It’s certainly been an interesting time for social media marketing strategy, and for globalization. As current events continue to unfold, we’re proud to bring you, ‘The Globalization of Social Media’, an Oktopost discussion series.
In our first episode, Chris Skinner, known as one of the most influential people in technology, author of the bestselling book Digital Bank, and best known as an independent commentator on the financial markets and fintech through his blog, the Finanser.com, joins Colin Day, Oktopost’s Managing Director of EMEA, to discuss the “Globalization of Social Media”. Subscribe wherever you listen to podcasts and stay tuned for our next episode.
Banks and social media is a big topic. Today, many banks are pouring resources into transforming the customer experience and building a social media marketing strategy to encourage engagement.
Looking to break the traditional perception that banks are anti-social, these institutions are utilizing social media to positively impact effective transformations of the customer journey.
In many instances, financial institutions were frightened to engage with customers in an online environment where conversation is open and transparent.
With the benefits of positive digital conversations becoming increasingly clear, banks continue to make the shift in their social media marketing strategy. At first, by lifting the prohibition of social websites from employees in the workplace, to using social media as a way of monitoring customer feedback, and transitioning, to very recently, utilizing these channels to engage with the customer.
By engaging with customers through Facebook, LinkedIn and Twitter, these institutions found that response and engagement turned into positive discussion. In return, this created a positive meaningful connection between banks and their customers.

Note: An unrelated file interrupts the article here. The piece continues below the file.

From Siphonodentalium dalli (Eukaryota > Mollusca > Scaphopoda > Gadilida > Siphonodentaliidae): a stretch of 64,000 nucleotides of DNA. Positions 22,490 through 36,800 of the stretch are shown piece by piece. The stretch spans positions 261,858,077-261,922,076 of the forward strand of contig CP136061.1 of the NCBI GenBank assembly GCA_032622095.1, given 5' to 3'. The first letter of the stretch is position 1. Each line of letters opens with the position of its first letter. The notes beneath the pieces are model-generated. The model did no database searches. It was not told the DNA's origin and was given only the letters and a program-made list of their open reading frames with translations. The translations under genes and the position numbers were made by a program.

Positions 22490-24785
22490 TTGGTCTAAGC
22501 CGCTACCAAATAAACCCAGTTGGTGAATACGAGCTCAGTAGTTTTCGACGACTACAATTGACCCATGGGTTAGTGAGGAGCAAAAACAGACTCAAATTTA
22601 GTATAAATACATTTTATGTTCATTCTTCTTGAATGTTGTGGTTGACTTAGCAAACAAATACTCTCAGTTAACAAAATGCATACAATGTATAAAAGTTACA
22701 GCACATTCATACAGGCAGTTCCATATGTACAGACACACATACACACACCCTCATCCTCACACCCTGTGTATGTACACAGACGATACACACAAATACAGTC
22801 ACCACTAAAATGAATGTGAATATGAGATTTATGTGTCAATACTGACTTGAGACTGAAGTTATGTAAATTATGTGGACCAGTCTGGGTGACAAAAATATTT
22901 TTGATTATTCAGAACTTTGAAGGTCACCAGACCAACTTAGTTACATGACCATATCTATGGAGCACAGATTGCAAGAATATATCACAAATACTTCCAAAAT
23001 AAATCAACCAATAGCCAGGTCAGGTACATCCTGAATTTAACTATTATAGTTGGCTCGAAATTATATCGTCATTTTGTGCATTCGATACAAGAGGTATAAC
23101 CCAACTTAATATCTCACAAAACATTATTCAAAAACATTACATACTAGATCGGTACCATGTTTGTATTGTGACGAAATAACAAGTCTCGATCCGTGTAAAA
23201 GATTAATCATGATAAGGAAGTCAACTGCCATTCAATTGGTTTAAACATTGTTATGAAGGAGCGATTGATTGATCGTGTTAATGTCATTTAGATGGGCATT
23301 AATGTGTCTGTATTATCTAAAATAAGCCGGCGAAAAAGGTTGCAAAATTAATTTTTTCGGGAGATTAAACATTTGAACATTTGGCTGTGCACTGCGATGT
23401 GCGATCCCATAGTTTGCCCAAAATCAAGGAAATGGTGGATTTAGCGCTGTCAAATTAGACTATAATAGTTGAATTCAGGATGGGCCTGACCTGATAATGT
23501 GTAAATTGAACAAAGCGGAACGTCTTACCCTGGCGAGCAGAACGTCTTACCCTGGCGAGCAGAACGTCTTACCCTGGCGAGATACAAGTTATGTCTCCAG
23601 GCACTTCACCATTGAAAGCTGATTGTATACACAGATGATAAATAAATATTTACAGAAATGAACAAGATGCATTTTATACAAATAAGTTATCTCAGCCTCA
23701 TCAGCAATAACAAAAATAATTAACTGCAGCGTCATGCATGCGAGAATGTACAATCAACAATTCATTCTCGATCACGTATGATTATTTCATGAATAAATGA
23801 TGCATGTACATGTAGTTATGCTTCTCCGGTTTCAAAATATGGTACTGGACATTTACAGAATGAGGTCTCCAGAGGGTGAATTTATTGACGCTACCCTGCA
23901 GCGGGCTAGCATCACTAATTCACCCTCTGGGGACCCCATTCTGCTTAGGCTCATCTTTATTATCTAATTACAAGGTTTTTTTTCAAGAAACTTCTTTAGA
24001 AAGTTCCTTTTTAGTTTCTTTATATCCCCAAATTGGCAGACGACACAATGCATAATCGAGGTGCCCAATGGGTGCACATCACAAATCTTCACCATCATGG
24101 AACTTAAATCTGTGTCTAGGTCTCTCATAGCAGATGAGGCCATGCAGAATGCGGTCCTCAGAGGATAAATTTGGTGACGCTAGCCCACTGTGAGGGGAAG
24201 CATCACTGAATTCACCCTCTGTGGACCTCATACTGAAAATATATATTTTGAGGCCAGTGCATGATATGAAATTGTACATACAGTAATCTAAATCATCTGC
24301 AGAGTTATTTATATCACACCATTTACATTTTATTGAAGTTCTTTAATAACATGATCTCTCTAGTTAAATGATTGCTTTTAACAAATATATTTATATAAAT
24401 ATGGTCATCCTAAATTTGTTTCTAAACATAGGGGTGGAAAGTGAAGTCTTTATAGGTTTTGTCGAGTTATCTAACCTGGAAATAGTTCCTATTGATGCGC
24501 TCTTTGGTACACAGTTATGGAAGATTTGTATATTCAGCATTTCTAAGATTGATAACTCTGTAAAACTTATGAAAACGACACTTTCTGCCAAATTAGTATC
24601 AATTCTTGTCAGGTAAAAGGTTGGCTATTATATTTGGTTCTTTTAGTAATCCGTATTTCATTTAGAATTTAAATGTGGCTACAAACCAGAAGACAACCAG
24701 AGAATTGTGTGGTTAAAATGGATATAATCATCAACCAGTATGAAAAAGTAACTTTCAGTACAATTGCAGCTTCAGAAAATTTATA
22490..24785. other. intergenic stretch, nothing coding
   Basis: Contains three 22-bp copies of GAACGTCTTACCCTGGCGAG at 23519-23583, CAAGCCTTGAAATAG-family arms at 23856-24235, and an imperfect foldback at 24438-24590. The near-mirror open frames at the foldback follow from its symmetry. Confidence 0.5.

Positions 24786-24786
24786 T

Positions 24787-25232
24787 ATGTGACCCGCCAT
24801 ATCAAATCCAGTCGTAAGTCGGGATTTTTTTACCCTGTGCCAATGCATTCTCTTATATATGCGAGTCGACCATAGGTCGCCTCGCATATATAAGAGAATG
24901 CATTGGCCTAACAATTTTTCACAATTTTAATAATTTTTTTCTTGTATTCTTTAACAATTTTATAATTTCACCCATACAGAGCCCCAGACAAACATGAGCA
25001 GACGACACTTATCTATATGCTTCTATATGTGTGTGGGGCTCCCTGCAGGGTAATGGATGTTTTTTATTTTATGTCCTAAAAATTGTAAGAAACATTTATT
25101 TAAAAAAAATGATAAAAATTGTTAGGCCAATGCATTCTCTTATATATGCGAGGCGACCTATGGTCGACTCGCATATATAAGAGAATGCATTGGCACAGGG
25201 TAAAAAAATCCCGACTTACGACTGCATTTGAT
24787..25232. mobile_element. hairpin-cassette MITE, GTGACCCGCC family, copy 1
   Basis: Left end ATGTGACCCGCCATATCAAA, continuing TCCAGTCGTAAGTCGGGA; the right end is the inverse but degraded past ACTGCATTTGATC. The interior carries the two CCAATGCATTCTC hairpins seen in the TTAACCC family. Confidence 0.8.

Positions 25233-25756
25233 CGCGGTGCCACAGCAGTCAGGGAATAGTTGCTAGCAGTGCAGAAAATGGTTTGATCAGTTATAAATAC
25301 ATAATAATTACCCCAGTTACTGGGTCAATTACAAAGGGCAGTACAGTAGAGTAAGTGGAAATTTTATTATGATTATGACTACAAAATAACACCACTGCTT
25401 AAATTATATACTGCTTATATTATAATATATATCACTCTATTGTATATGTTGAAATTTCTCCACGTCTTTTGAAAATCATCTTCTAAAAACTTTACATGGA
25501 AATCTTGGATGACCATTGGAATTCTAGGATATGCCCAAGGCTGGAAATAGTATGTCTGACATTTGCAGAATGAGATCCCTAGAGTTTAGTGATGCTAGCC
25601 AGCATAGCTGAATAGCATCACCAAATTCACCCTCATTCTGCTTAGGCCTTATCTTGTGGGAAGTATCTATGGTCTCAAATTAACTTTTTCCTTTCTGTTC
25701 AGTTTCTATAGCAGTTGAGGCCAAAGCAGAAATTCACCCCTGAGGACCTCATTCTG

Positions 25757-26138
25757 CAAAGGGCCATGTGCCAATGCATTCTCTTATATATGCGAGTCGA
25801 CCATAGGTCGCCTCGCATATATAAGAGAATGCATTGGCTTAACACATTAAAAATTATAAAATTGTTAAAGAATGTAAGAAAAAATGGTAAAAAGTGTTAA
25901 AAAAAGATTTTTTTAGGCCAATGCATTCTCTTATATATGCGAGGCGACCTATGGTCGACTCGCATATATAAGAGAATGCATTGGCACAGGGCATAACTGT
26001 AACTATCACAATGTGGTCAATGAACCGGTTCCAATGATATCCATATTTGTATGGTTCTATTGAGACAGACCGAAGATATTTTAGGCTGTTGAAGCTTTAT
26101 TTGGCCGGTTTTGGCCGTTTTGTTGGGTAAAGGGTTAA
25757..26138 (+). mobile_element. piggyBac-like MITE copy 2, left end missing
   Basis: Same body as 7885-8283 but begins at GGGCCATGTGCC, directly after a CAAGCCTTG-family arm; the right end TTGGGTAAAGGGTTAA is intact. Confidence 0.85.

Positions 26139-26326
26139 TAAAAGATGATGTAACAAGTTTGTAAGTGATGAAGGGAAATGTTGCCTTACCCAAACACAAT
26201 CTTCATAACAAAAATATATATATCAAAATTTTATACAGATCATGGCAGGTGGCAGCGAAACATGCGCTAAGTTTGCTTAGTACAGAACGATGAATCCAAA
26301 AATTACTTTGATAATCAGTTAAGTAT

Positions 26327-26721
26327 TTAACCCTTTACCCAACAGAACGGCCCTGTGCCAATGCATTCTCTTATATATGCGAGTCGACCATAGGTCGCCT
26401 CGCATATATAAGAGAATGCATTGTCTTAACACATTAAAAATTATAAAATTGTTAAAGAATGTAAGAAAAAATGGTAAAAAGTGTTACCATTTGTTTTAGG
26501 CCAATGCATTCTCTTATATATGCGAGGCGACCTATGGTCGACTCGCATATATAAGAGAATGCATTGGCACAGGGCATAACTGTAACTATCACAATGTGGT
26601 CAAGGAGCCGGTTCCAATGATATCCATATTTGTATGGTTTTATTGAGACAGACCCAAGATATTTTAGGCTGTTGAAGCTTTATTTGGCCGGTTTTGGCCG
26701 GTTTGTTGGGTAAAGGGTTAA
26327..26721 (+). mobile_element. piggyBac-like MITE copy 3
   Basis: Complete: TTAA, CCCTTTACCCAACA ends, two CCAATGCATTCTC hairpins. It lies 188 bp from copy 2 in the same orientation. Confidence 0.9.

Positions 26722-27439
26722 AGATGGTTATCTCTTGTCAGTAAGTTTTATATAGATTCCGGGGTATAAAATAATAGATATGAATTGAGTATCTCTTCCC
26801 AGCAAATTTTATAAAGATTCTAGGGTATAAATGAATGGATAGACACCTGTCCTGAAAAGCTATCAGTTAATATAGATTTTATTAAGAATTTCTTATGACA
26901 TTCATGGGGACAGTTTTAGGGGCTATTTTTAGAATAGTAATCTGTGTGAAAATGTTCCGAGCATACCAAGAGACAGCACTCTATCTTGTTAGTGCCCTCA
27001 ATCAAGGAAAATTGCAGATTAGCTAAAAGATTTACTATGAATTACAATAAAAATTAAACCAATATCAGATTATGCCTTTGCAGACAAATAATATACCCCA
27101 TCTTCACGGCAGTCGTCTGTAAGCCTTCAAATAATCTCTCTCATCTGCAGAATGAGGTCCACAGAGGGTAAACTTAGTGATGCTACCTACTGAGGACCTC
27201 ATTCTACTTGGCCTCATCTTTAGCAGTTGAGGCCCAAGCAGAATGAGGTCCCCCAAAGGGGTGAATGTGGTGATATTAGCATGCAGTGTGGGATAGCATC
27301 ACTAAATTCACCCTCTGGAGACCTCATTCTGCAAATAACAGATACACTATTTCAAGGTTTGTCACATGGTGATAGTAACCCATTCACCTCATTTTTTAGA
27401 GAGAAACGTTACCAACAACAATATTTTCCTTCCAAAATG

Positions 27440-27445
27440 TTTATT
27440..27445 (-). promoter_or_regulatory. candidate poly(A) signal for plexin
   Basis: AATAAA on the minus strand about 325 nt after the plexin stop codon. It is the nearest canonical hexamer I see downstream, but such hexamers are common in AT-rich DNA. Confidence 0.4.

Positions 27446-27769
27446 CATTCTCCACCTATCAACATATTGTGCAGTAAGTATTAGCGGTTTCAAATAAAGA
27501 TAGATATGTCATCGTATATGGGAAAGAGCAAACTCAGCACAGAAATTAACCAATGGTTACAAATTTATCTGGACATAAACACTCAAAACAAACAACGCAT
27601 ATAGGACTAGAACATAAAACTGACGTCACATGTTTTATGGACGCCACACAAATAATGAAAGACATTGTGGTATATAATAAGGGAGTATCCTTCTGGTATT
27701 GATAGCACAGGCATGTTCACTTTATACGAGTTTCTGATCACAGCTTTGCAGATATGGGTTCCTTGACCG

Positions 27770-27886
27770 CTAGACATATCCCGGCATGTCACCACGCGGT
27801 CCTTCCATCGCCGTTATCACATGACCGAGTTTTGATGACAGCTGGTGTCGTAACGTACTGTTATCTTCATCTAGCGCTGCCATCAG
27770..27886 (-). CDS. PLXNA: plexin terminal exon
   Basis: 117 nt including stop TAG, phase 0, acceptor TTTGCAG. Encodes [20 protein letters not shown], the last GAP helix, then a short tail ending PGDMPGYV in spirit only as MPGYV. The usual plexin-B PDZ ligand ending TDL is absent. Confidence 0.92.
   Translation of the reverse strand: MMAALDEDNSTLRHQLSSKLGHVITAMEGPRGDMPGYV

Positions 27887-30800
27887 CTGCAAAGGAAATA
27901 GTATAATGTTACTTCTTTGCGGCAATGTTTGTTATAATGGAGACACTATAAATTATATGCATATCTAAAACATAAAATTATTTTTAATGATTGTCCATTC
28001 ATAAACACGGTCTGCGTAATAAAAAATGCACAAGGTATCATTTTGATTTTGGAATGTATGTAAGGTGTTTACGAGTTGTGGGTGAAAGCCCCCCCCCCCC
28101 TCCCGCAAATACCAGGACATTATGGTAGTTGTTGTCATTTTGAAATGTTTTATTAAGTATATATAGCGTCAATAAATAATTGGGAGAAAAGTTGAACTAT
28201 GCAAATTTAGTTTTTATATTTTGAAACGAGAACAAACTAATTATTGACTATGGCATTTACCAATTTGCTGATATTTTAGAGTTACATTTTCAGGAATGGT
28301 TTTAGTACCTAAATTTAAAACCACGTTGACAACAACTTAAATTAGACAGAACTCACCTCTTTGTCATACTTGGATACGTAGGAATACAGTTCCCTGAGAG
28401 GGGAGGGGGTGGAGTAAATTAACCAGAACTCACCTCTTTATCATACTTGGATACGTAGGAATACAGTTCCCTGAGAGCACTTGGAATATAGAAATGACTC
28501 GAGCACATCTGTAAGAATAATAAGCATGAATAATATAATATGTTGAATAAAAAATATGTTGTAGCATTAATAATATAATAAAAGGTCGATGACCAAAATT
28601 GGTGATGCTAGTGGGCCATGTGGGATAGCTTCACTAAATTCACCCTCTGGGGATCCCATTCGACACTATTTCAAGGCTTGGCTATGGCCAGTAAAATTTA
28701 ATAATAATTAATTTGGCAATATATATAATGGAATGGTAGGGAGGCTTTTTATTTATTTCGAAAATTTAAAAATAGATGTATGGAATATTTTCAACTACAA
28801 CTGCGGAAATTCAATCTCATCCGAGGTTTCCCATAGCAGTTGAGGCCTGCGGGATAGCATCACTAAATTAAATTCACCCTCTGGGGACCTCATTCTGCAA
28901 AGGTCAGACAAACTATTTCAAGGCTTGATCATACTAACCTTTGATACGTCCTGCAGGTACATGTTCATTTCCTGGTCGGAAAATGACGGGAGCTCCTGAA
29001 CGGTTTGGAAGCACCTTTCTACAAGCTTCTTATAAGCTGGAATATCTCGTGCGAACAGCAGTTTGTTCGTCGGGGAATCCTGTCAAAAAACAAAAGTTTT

When building a social media marketing strategy, remember the world is a connected place. Only 10 years ago, global connectivity was just getting started. However, in the last five years, it’s been in the mainstream.
During this major period of change, this connectivity is bringing humans together. People are able to share enjoyment or angst during this major adjustment, and do business where they were previously unable to do business before.
For example, in Chris’s book, “The Digital Human”, he discusses how African, South American, and Asian nations, over the last 10 years have been moving to mobile payments, mobile wallets and peer to peer connectivity. This has taken people who were previously unbanked, and given them banking through low cost, global reach activity.
With technology changing the way people live, work and do business, staying connected is vital to company survival.
In today’s Corona crisis, what was an emerging trend to work from home has now become mainstream.
For businesses that were born on the internet, this is no big deal, but for many regulated businesses, the issue becomes about the people based in the office.
Suddenly, this has completely shaken up their day to day lives, leaving them to find a new workplace, their home. That workplace is being disrupted by partners, spouses and children. In addition, that workspace has left them with less access to their network and if they are unable to adapt quickly, they risk failing. However, if they can thrive, they will find great opportunities.
Large corporations will use this time to evaluate employee performance. They may come to the conclusion that working from home reduces overall business costs, travel overhead, and increases productivity of employees.
This alone is enough to encourage a decision to work from home for the foreseeable future.
Historically, empowering their people was feared by banks who operated in a command and control model.
The evolution of bots began to enter into the workforce and even human response became heavily scripted. As employee interaction with customers became robotic, the relationship took a hit between customers and financial institutions.
Today’s times are proving that when employees are empowered and encouraged to be human, businesses see incredible results.
Bringing the humanity of relationships into your environment allows customers to feel engaged and employees to feel empowered. The fine balance comes between giving people the ability to be human by empowering employees to change the script as they see fit, but within reason.
We all have the duty to educate our customers. In a heavily regulated industry, of course there are things you should never talk about online or over the phone (like bank codes or social security numbers), but it should absolutely be encouraged to ask how are you doing and share relevant content across your social media channels- for at the end of the day, we are all human and thrive on human interaction, even if at this time it is only able to be digital.